He voiced support for Speaker Paul RyanPaul Davis RyanFive GOP lawmakers mulling bid to lead conservative caucus On The Money — Sponsored by Prudential — Trump walks back criticism of UK Brexit strategy | McConnell worries US in 'early stages' of trade war | US trade deficit with China hits new record Tampons sent to Dem who called for free feminine hygiene products in House MORE’s (R-Wis.) so-called “border adjustment” proposal to tax imports and exempt exports, which was eventually set aside because other administration officials, GOP lawmakers and business groups opposed it. Bannon also reportedly pushed to raise the top tax rate for individuals.

Breitbart News, which Bannon helms, has published negative articles about the tax proposal. After Trump spoke last week to a group of truckers, it ran a piece that said “many of the men and women behind the wheels of U.S. trucks may see little or no direct benefit” from the plan.

Andy Surabian, an adviser to Bannon, pushed back on the notion the former Trump strategist wants to see the tax overhaul fail.

“That’s coming from folks who either don't understand or don't want to understand that Steve’s primary goal is to actually help the president advance his agenda, which is what this whole thing is truly about,” he said.

Surabian argued the primary challenges could motivate vulnerable Republicans to become solid votes for the tax bill.

“I think the effect of what Bannon is doing will result in senators being a lot more likely to vote for tax reform and vocally support the entire Trump agenda now to show that they are with the president,” he said.

A former Senate Republican leadership aide countered that Bannon’s primary efforts could lead a lawmaker who would otherwise vote yes on a tax bill to vote no instead, since “primaries are sometimes where the perfect is the enemy of the good.”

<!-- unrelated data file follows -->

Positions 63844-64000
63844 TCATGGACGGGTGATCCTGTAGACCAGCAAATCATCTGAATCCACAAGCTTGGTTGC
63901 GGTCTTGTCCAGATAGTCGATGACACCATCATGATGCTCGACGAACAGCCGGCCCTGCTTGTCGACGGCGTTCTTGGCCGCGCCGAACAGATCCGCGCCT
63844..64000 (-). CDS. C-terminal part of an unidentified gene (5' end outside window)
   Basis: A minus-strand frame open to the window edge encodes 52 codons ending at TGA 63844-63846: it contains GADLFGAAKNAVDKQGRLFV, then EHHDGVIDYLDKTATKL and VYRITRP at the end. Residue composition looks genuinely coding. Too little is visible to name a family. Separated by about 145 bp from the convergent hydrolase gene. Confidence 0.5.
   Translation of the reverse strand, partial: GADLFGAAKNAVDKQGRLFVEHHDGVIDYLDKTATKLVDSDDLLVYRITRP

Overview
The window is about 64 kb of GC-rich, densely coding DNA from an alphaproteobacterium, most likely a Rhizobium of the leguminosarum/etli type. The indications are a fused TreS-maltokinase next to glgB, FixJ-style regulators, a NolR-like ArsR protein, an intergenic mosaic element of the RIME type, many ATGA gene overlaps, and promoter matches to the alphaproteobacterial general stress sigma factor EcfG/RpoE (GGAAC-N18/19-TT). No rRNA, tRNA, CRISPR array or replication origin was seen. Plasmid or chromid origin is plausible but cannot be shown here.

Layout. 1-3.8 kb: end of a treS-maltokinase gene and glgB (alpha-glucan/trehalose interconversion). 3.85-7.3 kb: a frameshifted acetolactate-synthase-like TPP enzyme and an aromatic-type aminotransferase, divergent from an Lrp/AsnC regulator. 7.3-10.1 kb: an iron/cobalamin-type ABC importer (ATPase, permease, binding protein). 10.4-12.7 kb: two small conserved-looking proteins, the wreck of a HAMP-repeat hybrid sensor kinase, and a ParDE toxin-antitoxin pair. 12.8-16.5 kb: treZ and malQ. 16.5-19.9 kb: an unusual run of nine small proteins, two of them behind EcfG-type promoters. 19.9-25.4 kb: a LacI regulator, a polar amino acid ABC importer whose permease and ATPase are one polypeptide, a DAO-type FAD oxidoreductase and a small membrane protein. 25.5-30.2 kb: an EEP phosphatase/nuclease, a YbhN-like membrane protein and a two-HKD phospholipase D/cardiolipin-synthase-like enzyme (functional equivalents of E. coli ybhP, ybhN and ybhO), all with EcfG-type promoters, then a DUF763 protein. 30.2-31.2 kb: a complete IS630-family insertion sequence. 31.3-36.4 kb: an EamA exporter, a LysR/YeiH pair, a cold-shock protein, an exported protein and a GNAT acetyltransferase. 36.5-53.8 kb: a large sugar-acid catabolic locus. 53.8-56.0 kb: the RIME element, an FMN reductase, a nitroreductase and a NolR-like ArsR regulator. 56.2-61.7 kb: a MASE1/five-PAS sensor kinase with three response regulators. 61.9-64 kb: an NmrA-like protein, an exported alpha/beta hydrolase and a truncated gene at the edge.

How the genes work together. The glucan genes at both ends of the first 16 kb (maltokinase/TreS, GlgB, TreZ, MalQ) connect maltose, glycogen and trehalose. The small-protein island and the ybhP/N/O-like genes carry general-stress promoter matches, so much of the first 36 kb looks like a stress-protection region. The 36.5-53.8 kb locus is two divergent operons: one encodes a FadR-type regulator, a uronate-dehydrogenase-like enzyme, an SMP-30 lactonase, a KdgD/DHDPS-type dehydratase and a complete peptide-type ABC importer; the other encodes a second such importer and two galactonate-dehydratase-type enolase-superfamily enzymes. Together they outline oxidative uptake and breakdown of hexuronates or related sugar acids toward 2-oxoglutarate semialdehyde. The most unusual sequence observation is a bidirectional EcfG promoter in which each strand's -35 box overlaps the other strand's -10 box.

“I think it’s fundamentally counter-productive,” the former aide said.

The White House official played down Bannon’s power to torpedo the tax push, but also acknowledged that “you don’t want to give folks an excuse to say no, and with Steve Bannon out there throwing bombs at current Republican officeholders whose votes we need, [it] doesn’t help.”

While cooperation with McConnell might be in Trump’s interest now, it’s not clear how long the truce will last. The president has made it clear he will blame Republican lawmakers if the tax push fails.

“I’m not going to blame myself, I’ll be honest,” he said Monday during a Cabinet meeting.

White House budget director Mick MulvaneyJohn (Mick) Michael MulvaneyFive GOP lawmakers mulling bid to lead conservative caucus On The Money — Sponsored by Prudential — Trump suggests China is easing pressure on North Korea because of trade fight | Mulvaney taps top aide as No. 2 at consumer bureau | House Republican to offer bill to curtail Trump's trade powers Mulvaney appoints top aide as consumer bureau acting No. 2 MORE said Tuesday it’s reasonable for Trump to be “frustrated” with Senate Republicans.

“Republicans need to start figuring out a way to pass stuff and not look for reasons not to pass stuff,” he said during an interview with Fox News. “They ran promising to repeal and replace ObamaCare, they haven’t done that. They ran promising tax reform, and we’re sort of hitting a hurdle on that.”

McConnell told reporters Tuesday that he doesn’t think “outside activities” like Bannon’s primary efforts will affect tax reform.

But he repeated his warning that if Republicans do not nominate mainstream candidates, it will put the party’s majority at risk and jeopardize its ability to achieve its policy goals.

“Our strategy going forward is to protect our incumbents and to help people get nominated who actually can win elections because that’s the way you get to change America,” he said.

GOP senators who are up for reelection next year downplayed Bannon’s primary threats.

“That has no bearing on it for me at all,” said Sen. John BarrassoJohn Anthony BarrassoOvernight Energy: House to vote on anti-carbon tax measure | Dem says EPA obstructed 'politically charged' FOIA requests | GOP looks to overhaul endangered species law Western lawmakers introduce bills to amend Endangered Species Act GOP senators introduce resolution endorsing ICE MORE (R-Wyo.). “I’ve been saying we need to do tax relief and tax reductions for years.”

Flake, who faces a primary challenge from Bannon-backed former state Sen. Kelli Ward (R), said there’s pressure to revamp the tax code for policy reasons, not political ones.

“We haven’t done meaningful tax reform for over 30 years. It’s long past time,” he said.

Jordain Carney contributed reporting.